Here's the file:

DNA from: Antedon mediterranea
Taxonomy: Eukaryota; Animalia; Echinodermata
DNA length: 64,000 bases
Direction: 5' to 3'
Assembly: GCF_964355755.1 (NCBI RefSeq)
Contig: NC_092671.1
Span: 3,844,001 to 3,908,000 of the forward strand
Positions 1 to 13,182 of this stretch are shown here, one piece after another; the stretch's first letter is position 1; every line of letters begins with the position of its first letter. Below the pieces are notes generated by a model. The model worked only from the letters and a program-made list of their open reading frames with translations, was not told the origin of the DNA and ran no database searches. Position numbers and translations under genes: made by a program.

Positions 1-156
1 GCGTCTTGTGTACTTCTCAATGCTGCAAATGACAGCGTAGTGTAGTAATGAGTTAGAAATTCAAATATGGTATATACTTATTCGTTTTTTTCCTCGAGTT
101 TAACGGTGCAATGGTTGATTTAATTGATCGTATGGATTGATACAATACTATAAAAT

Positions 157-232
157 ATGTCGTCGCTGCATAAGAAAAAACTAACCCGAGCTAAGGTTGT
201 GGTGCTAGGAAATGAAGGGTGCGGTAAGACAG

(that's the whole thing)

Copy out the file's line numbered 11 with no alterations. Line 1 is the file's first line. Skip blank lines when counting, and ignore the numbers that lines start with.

101 TAACGGTGCAATGGTTGATTTAATTGATCGTATGGATTGATACAATACTATAAAAT